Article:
News & Announcements, Professional Culture

ACE Milwaukee Chapter Wins Third Place in CIRT Design Competition

Widely recognized as an industry-leading educational outreach initiative nationwide, the ACE Mentor Program of America works with high school students interested in pursuing careers in architecture, construction, and engineering.

As an ongoing program volunteer affiliate, AEI participates in local chapters throughout the country to help mentor and provide students with real-time field experience as engineering professionals.

Post Date


Students representing the ACE Milwaukee Chapter pose for a group photo in front of the high school during construction.

In addition to awarding scholarships, providing internship opportunities, and sponsoring industry-related educational events, ACE hosts a national design competition as part of the Construction Industry Round Table’s (CIRT) annual spring conference.

Utilizing a hybrid in-person and virtual format, three teams — successfully advancing from preliminary rounds — were selected as “Worthy Finalists” and given the opportunity to present in Washington D.C. as part of the competition’s final stage.

Awarded $2,000 and achieving Third Place in the national competition, the ACE Mentor Program of Greater Milwaukee — with the help of their AEI mentors Eric Nigh, Fred Carvalho, and Nicholas Nielsen — submitted their final presentation on retrofitting a recently built school to accommodate COVID-19 guidelines and provide green design ideas.


The COVID-19 retrofit project of a new K-12 educational development in Milwaukee, Wisconsin — Cristo Rey Jesuit High School — offered an opportunity for students to investigate and analyze COVID-19’s impacts in academic settings. Each team was then tasked with translating their analyses into innovative design solutions that could help mitigate contagion transmission and potential future pandemic surges — effectively achieving four primary client goals:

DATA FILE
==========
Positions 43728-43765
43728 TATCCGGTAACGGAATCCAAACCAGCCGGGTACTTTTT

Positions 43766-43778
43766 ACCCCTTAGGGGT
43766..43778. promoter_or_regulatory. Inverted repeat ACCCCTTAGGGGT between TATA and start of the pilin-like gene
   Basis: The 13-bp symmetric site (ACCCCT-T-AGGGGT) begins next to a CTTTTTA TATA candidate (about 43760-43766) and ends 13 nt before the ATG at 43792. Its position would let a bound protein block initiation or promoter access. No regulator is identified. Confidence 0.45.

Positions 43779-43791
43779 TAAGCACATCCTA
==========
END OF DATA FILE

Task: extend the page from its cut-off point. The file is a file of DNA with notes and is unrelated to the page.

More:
• Longevity: Produce a design that not only responds to a pandemic scenario but provides long-term solutions to optimize overall academic functions.
  • Sustainability: Integrate and maximize sustainability and green design solutions to reduce environmental impact while providing new learning and engagement opportunities.
  • Flexibility: Enhance flexibility across the entire spectrum of facility components — including the varying space types designed, furniture selected, and learning and teaching models employed — to not only implement preparation for epidemic scenarios but optimize overall building functionality.
  • Technology: Integrate advanced technology into the classrooms and facilities management systems to enhance safety, sanitation, and adaptability while streamlining overall building operations.

Students collaborated with their mentors to develop floor plans, renderings, and illustrations supporting their overall design.

Photo courtesy of Cristo Rey Network.


Collaborating with their AEI mentors and the client, the student team explored a framework of site utilization strategies. Within the scope of existing building spaces — including classrooms and assembly areas — the team proposed sustainability- and technology-focused solutions that carefully addressed and integrated the project’s four main goals into a holistic design.

Classroom & Assembly